Then there were Green Shield and Pink stamps but I have talked about them before so I will only say that at this time there were always adverts in the papers for people trying to buy or sell coupons or books of stamps. Now to tax your memory and to help me out, who remembers the shop in Lake Road that sold foreign stamps and coupons and books of trading stamps? If you do remember can you tell me the name of the shop please as I just cannot bring it to mind.
As we got older the petrol companies got onto the free gift bandwagon by giving away thousands of various shaped and coloured glasses, tiger tails and other advertising items.
Bu I suppose for our mothers especially the most important gift or bonus was the Coop divi and I bet at least 50% of you out there can still remember your mother’s divi number. Ours was 33037! Coop stamps were never as good as getting you divi!
More and more memories!
Stay in touch,
Robin Writes:- I remember the Auxiliary Fire Station which was where Manor Court school was built. It was on Grove Road approximately at the centre of what is now the sports field with some wooden huts to the right at the Lower Drayton Lane end which were used for the storage of furniture from bombed out buildings. The Fire Station was used as a Scout Hut amongst other things certainly in 1952. I also remember the Dump for ex Army tin helmets, Gas Masks and a host of other surplus equipment which was on the far right of the school grounds, the Station Road end and I wonder how much was found when the school was built! I also remember the allotments as my father had one until at least 1956, their access was via West Lane now called Scholars Walk.
News and Views:
Herb Reed, who has died aged 83, was the last surviving original member of The Platters, the 1950s group behind such hits as Only You and The Great Pretender. Reed, who sang bass, was the only member to appear on all the group’s recordings and he sang on their four No 1 hits, including The Great Pretender, My Prayer (1956), Twilight Time and Smoke Gets in Your Eyes (1958).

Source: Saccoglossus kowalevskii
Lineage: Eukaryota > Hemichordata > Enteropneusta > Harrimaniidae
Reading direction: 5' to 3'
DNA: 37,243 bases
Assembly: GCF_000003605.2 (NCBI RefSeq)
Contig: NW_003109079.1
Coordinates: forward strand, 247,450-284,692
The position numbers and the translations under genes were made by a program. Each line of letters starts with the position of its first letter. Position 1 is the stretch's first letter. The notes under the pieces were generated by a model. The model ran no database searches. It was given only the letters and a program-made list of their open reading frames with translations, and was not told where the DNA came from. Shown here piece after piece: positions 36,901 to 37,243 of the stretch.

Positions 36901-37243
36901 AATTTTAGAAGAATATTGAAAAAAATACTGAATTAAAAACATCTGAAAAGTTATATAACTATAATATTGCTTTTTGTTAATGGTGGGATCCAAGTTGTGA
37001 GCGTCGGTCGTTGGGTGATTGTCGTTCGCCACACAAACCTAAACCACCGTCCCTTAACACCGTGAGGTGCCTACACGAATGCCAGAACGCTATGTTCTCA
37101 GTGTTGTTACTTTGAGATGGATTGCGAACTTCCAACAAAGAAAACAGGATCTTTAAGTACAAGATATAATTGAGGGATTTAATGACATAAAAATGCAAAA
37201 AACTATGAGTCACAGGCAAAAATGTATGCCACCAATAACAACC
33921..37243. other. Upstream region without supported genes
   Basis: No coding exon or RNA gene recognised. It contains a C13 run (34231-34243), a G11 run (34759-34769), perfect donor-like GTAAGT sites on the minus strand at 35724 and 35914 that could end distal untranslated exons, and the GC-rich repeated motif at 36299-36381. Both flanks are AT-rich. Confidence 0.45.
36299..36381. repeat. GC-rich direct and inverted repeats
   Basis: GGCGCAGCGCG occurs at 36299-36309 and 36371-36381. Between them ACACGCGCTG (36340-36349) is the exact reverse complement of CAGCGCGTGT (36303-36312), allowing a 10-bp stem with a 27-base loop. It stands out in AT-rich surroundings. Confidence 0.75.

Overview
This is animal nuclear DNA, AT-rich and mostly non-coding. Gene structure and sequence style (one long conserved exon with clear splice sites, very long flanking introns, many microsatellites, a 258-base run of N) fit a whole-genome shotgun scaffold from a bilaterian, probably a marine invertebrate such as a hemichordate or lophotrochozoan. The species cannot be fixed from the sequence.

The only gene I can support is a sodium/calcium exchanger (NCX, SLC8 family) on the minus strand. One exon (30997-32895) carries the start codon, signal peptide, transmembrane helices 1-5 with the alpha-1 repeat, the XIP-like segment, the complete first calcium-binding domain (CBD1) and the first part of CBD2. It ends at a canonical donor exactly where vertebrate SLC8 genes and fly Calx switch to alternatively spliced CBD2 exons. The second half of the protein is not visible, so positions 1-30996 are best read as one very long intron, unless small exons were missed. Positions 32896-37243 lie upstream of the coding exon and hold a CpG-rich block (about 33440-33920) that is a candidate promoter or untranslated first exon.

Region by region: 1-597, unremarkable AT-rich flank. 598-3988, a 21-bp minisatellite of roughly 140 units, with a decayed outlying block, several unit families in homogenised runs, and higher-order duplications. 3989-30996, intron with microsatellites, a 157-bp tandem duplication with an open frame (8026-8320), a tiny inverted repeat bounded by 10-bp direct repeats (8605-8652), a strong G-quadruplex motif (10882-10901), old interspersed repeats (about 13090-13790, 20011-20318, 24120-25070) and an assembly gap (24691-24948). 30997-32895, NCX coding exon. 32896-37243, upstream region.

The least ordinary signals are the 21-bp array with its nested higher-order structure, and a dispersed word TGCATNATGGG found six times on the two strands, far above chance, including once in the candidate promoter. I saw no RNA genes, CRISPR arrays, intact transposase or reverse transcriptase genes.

On this day 30th June 1960-1965
On 30/06/1960 the number one single was Three Steps to Heaven - Eddie Cochran and the number one album was South Pacific Soundtrack. The top rated TV show was No Hiding Place (AR) and the box office smash was Psycho. A pound of today's money was worth £13.68 and Burnley were on the way to becoming the Season's Division 1 champions. The big news story of the day was Ghana and Somalia to become republics.
On 30/061961 the number one single was Runaway - Del Shannon and the number one album was South Pacific Soundtrack. The top rated TV show was Harpers West One (ATV) and the box office smash was One Hundred and One Dalmations. A pound of today's money was worth £13.25 and Tottenham Hotspur were on the way to becoming the Season's Division 1 champions.
On 30/06/1962 the number one single was Come Outside - Mike Sarne with Wendy Richard and the number one album was West Side Story Soundtrack. The top rated TV show was Coronation Street (Granada) and the box office smash was Lawrence of Arabia. A pound of today's money was worth £12.89 and Ipswich Town were on the way to becoming the Season's Division 1 champions.
On 30/06/1963 the number one single was I Like It - Gerry & the Pacemakers and the number one album was Please Please Me - The Beatles. The top rated TV show was Coronation Street (Granada) and the box office smash was The Great Escape. A pound of today's money was worth £12.64 and Everton were on the way to becoming the Season's Division 1 champions. The big news story of the day was Zip codes introduced in US
On 30/06/1964 the number one single was It's Over - Roy Orbison and the number one album was Rolling Stones - The Rolling Stones. The top rated TV show was Club Night (BBC) and the box office smash was Dr Strangelove. A pound of today's money was worth £12.24 and Liverpool were on the way to becoming the Season's Division 1 champions.
On 30/06/1965 the number one single was I'm Alive - Hollies and the number one album was The Sound of Music Soundtrack. The top rated TV show was Coronation Street (Granada) and the box office smash was The Sound of Music. A pound of today's money was worth £11.69 and Manchester United were on the way to becoming the Season's Division 1 champions.